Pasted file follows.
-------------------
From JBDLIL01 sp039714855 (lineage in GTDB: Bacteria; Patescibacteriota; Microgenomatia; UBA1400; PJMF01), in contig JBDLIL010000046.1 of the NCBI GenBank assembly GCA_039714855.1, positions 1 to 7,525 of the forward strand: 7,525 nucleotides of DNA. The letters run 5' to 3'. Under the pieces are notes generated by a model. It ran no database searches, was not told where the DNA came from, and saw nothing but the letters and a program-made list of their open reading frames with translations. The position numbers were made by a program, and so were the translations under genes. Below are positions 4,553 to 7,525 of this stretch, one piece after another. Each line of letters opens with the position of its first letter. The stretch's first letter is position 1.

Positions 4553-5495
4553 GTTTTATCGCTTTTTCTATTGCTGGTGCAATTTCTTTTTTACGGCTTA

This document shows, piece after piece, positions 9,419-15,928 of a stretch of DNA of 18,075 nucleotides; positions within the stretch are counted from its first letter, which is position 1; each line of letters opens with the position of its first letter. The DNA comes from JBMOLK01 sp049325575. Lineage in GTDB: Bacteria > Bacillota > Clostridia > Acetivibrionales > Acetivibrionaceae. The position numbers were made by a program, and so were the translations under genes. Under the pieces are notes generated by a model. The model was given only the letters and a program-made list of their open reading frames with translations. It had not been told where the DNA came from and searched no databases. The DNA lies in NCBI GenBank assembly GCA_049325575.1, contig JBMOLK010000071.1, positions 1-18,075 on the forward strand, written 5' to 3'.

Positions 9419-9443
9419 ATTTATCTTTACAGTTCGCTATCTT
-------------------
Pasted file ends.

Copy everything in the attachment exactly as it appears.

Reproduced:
From JBDLIL01 sp039714855 (lineage in GTDB: Bacteria; Patescibacteriota; Microgenomatia; UBA1400; PJMF01), in contig JBDLIL010000046.1 of the NCBI GenBank assembly GCA_039714855.1, positions 1 to 7,525 of the forward strand: 7,525 nucleotides of DNA. The letters run 5' to 3'. Under the pieces are notes generated by a model. It ran no database searches, was not told where the DNA came from, and saw nothing but the letters and a program-made list of their open reading frames with translations. The position numbers were made by a program, and so were the translations under genes. Below are positions 4,553 to 7,525 of this stretch, one piece after another. Each line of letters opens with the position of its first letter. The stretch's first letter is position 1.

Positions 4553-5495
4553 GTTTTATCGCTTTTTCTATTGCTGGTGCAATTTCTTTTTTACGGCTTA

This document shows, piece after piece, positions 9,419-15,928 of a stretch of DNA of 18,075 nucleotides; positions within the stretch are counted from its first letter, which is position 1; each line of letters opens with the position of its first letter. The DNA comes from JBMOLK01 sp049325575. Lineage in GTDB: Bacteria > Bacillota > Clostridia > Acetivibrionales > Acetivibrionaceae. The position numbers were made by a program, and so were the translations under genes. Under the pieces are notes generated by a model. The model was given only the letters and a program-made list of their open reading frames with translations. It had not been told where the DNA came from and searched no databases. The DNA lies in NCBI GenBank assembly GCA_049325575.1, contig JBMOLK010000071.1, positions 1-18,075 on the forward strand, written 5' to 3'.

Positions 9419-9443
9419 ATTTATCTTTACAGTTCGCTATCTT